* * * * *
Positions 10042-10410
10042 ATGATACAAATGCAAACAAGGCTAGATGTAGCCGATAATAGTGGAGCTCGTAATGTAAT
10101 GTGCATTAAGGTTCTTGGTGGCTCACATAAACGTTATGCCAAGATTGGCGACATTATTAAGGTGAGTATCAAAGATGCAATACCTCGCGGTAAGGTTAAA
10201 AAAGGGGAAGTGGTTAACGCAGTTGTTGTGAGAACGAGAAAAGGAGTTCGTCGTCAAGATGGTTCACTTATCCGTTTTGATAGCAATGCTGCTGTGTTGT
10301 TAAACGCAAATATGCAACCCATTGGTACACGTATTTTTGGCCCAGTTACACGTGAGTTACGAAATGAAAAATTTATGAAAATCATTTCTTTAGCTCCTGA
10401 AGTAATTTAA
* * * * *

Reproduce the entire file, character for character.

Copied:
Positions 10042-10410
10042 ATGATACAAATGCAAACAAGGCTAGATGTAGCCGATAATAGTGGAGCTCGTAATGTAAT
10101 GTGCATTAAGGTTCTTGGTGGCTCACATAAACGTTATGCCAAGATTGGCGACATTATTAAGGTGAGTATCAAAGATGCAATACCTCGCGGTAAGGTTAAA
10201 AAAGGGGAAGTGGTTAACGCAGTTGTTGTGAGAACGAGAAAAGGAGTTCGTCGTCAAGATGGTTCACTTATCCGTTTTGATAGCAATGCTGCTGTGTTGT
10301 TAAACGCAAATATGCAACCCATTGGTACACGTATTTTTGGCCCAGTTACACGTGAGTTACGAAATGAAAAATTTATGAAAATCATTTCTTTAGCTCCTGA
10401 AGTAATTTAA